(NaturalNews) Knowledge is power but unfortunately, too many politicians, scientists and other renowned individuals too often see it as a hindrance rather than a benefit.
As the oil production technique known as hydraulic fracturing increases around the country, concerns about what impact "fracking," as it is known, will have on long-term public health are increasing as well. Such concerns have led 20 states to require that oil companies disclose the industrial chemicals used in the process, Mother Jones magazine reported.
North Carolina is not one of them, the report says, and may actually be moving to prevent disclosure.
In recent days three Republican state senators introduced a bill that would impose a felony charge on anyone who disclosed confidential information regarding fracking chemicals. The bill "establishes procedures for fire chiefs and health care providers to obtain chemical information during emergencies," says the magazine, but as noted in the trade publication Energywire, anyone found leaking the information outside of those parameters could be hit with fines and months of prison time.
"The felony provision is far stricter than most states' provisions in terms of the penalty for violating trade secrets," Hannah Wiseman, a Florida State University assistant law professor who studies fracking regulations, told Mother Jones.
In addition, the report said, the legislation, called the "Energy Modernization Act," also permits companies that own the chemical information to require emergency responders to sign a confidentiality agreement. It isn't at all clear what the penalties would be if a healthcare worker or fire official spoke about their experiences with fracking-chemical accidents to colleagues, even as part of ongoing training.
Companies want to keep information proprietary, but regulators wouldn't know what to monitor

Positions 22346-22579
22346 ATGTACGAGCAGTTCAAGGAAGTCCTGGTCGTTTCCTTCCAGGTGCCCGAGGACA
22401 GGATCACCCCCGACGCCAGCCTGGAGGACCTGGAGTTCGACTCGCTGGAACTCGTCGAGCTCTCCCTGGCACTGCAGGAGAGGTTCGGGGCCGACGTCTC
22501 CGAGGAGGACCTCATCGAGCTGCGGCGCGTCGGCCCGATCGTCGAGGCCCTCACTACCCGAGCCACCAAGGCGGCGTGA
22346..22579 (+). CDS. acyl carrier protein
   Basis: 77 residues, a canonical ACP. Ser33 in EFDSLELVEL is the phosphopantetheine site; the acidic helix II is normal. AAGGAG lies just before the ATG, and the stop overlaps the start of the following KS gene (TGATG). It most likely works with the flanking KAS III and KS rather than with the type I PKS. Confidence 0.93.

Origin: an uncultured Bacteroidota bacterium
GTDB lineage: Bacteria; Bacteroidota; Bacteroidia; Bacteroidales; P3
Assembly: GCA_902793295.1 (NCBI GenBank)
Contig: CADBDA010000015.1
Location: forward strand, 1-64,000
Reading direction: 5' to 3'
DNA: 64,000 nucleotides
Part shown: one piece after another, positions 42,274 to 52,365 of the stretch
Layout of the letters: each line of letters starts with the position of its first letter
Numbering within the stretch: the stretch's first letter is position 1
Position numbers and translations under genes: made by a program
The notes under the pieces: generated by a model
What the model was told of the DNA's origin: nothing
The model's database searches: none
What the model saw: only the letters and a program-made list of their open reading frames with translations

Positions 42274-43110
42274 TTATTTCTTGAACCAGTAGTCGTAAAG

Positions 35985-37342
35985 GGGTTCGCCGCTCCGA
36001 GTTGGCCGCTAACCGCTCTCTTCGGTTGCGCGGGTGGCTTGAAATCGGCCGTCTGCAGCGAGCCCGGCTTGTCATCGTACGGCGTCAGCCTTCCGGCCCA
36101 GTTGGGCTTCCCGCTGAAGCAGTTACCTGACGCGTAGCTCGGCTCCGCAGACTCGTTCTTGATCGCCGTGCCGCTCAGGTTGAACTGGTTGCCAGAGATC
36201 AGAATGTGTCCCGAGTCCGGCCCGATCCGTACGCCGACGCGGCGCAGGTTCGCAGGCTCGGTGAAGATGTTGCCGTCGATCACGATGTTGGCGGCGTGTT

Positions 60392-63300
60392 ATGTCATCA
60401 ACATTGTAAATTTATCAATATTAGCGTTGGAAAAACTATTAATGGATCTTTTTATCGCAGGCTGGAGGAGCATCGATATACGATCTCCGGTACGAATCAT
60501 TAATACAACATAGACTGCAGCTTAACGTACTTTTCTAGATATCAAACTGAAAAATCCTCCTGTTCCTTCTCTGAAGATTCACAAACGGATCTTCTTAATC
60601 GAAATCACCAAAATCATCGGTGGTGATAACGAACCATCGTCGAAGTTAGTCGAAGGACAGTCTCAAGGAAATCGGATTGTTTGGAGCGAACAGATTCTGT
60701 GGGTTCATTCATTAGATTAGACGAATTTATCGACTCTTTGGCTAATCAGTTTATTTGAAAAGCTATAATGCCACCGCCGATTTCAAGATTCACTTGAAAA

"I think the only penalties to fire chiefs and doctors, if they talked about it at their annual conference, would be the penalties contained in the confidentiality agreement," says Wiseman. "But [the bill] is so poorly worded, I cannot confirm that if an emergency responder or fire chief discloses that confidential information, they too would not be subject to a felony."
In some sections, she added, "That appears to be the case."
Disclosure of what chemicals are utilized, along with sand and high-pressure water, to break up shale formations and release oil and natural gas, is one of the most contentious regarding fracking. A number of energy companies have said that information should remain proprietary, to help protect copyrights, while public health officials and advocates have said they can't monitor the operations for health impacts without knowing what they are looking for.
Under pressure from the public, a few companies have begun to publicly disclose their chemicals.
North Carolina has implemented a ban on fracking until the state can approve regulations governing the practice. However, a measure passed the state Senate May 20 that would lift the fracking moratorium.
In her interview with Mother Jones, Wiseman added that other than the act's felony provision, the bill proposes similar laws to those adopted already by other states.
"It allows for trade secrets to remain trade secrets, it provides only limited exceptions for reasons of emergency and health problems, and provides penalties for failure to honor the trade secret," she said.
Draft regulations from a North Carolina commission have been lauded as some of the strongest in the country. But critics worry final regulations, when they issued, will be much weaker. In early May the commission delayed the approval of a near-final chemical disclosure rule after Haliburton, which has massive stakes in the fracking industry, said the proposal was too strict, according to the News & Observer newspaper.
Local governments would be hamstrung as well
More from Mother Jones:
"For portions of the Republican-controlled North Carolina government to kowtow to the energy industry is not surprising. In February, the Associated Press reported that under Republican Gov. Pat McCrory, North Carolina's top environmental regulators previously thwarted three separate Clean Water Act lawsuits aimed at forcing Duke Energy, the largest electricity utility in the country, to clean up its toxic coal ash pits in the state. Had those lawsuits been allowed to progress, they may have prevented the February rupture of a coal ash storage pond, which poured some 80,000 tons of coal ash into the Dan River."
"Environmental groups say they favor some of the provisions [in the Energy Modernization Act]," Energywire reported Friday. "It would put the state geologist in charge of maintaining the chemical information and would allow the state's emergency management office to use it for planning. It also would allow the state to turn over the information immediately to medical providers and fire chiefs."
But, critics say, the bill would also not allow local governments from passing any rules on fracking and limit water testing that precedes a new drilling operation.